WASHINGTON, DC — On Wednesday, the medical cannabis advocacy organization Americans for Safe Access released its annual report entitled “Medical Marijuana Access in the United States: A Patient-Focused Analysis of the Patchwork of State Laws.”
The report examines the status of states that have passed medical marijuana laws and grades them on a 500 point scale. Forty-six states and three territories have some form of medical cannabis program, meaning approximately 95% of the American population lives in a state with some form of medical cannabis law.
This ASA report is an important management tool for those of us who are serious about improving medical cannabis programs.
“With the ongoing opioid crisis we must look for solutions that can help reduce the number of preventable deaths. Research has shown that medical cannabis can play a significant role in mitigating the opioid epidemic. Americans for Safe Access’ model legislation and regulations take the guesswork out of drafting laws that help patients, including those with chronic pain,” said Pennsylvania State Senator Mike Folmer. “Being able to compare my state’s progress with the grades of other state is incredibly helpful in creating a roadmap for improvement.”
The report reviews existing laws and regulations, and laws passed in between January 1, 2017 and December 31, 2017, giving states letter grades from “A” to “F”. This year’s report, unlike previous versions, urges states to improve their programs to use medical cannabis as a tool to fight the opioid crisis.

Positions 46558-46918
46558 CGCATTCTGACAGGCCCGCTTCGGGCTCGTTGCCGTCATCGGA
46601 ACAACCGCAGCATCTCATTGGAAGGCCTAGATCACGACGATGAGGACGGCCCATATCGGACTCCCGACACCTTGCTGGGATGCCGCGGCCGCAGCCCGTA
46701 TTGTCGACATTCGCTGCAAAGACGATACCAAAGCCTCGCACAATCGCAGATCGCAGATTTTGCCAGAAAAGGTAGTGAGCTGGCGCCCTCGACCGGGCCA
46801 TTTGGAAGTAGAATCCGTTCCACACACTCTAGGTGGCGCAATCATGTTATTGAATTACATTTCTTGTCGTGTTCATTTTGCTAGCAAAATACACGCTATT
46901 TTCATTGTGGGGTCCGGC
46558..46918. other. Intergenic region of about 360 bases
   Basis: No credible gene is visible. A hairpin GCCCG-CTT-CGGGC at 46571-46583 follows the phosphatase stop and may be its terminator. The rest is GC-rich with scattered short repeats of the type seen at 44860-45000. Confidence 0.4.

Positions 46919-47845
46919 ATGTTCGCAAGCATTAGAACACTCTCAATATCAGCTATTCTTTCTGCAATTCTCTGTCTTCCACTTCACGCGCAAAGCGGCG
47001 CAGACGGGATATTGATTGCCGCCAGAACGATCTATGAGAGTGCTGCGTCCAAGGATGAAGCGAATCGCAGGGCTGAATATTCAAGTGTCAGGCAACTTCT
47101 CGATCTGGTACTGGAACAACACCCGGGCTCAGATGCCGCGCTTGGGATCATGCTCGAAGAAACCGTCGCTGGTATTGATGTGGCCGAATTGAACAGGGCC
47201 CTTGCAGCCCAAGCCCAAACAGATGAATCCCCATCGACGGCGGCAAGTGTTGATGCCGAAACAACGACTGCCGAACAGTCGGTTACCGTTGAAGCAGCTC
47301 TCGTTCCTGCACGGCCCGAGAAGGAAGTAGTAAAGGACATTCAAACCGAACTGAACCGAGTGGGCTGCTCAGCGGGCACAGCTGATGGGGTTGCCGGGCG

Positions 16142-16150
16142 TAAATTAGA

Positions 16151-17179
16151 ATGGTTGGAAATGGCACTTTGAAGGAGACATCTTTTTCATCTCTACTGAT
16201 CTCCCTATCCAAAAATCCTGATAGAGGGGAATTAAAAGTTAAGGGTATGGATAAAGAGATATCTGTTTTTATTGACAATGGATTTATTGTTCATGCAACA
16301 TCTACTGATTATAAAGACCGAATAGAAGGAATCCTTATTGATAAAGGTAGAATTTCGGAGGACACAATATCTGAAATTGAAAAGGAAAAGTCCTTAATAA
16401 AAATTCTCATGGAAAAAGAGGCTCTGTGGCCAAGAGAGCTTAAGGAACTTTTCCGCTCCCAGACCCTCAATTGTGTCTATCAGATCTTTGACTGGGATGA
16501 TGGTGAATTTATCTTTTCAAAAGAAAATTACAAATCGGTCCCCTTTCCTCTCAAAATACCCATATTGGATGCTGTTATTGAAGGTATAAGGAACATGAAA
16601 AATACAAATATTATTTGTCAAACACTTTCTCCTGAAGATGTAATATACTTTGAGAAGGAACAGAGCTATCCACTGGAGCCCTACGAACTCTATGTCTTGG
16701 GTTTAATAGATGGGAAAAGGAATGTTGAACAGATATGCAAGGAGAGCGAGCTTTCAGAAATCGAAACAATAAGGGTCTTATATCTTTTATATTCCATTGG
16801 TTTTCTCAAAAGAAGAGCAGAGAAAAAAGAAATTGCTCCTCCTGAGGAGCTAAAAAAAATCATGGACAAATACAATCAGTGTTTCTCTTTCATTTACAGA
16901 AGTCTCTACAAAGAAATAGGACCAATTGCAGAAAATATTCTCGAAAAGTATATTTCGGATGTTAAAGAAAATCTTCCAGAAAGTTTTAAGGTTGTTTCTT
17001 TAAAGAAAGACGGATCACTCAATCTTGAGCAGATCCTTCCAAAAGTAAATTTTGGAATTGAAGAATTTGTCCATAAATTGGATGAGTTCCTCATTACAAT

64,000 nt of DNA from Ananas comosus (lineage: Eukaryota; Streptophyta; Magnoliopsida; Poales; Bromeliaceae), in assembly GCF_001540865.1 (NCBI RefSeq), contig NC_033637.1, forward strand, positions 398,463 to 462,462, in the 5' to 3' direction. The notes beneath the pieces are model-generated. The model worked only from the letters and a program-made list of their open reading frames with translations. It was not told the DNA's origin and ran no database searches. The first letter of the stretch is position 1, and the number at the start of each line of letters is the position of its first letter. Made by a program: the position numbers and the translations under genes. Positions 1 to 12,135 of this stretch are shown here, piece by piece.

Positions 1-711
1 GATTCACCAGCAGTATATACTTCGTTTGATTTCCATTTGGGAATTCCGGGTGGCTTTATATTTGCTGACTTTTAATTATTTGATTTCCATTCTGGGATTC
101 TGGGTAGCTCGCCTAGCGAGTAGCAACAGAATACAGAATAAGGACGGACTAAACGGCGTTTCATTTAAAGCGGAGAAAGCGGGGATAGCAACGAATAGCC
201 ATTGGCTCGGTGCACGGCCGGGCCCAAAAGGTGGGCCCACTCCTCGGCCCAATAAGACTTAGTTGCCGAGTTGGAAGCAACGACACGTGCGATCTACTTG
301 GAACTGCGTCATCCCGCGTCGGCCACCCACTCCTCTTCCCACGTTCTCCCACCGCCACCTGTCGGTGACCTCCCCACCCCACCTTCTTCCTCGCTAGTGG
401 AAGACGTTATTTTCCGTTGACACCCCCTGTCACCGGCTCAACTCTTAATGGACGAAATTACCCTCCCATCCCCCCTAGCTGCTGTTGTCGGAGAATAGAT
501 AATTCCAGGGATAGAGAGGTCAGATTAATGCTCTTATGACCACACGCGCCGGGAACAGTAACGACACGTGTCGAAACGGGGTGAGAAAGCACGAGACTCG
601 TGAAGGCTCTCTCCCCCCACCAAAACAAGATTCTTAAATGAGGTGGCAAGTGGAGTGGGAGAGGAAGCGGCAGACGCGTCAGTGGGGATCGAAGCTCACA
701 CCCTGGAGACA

The categories states are graded on include:
- Patient Rights and Civil Protection
- Access to Medicine
- Ease of Navigation
- Consumer Safety and Provider Requirements
“We want lawmakers to use this report to see that there are gaps in their medical cannabis programs. Even programs that have been around for decades like California still have room for improvement,“ said Steph Sherer, Executive Director for Americans for Safe Access. “Research has shown us that there can be as much as a 40% decrease in opioid overdose deaths in states with medical cannabis dispensaries. States with effective medical cannabis programs can save lives, and this report lays out the steps to increase program effectiveness.”
No state received an “A” grade in 2017, but many states saw improvements in their grading from previous years.
Seven states (CA, HI, IL, MI, NV ,OH , OR) received a “B+” for their medical cannabis programs, a 133% increase from the 2016 year. Sixteen states received an ”F”. All states that received a failing grade limit their medical cannabis program to cannabidiol, an extract of the marijuana plant.
The goal for this report is to provide states with recommendations that can benefit medical cannabis programs and in turn, better provide for patients.
The report also provides ways for states to compare themselves to other state programs and look for ways to improve their medical cannabis laws and regulations, particularly in light of the ongoing opioid crisis.
To help achieve this goal, Americans for Safe Access is sending this report to elected officials and regulators in every state.
This report has been published annually beginning in 2014 by Americans for Safe Access. The only states that did not receive a score were Idaho, Nebraska, Kansas, and South Dakota. Americans for Safe Access has members in all fifty states, Puerto Rico, Guam, and the District of Columbia.
The full 2018 report is available here.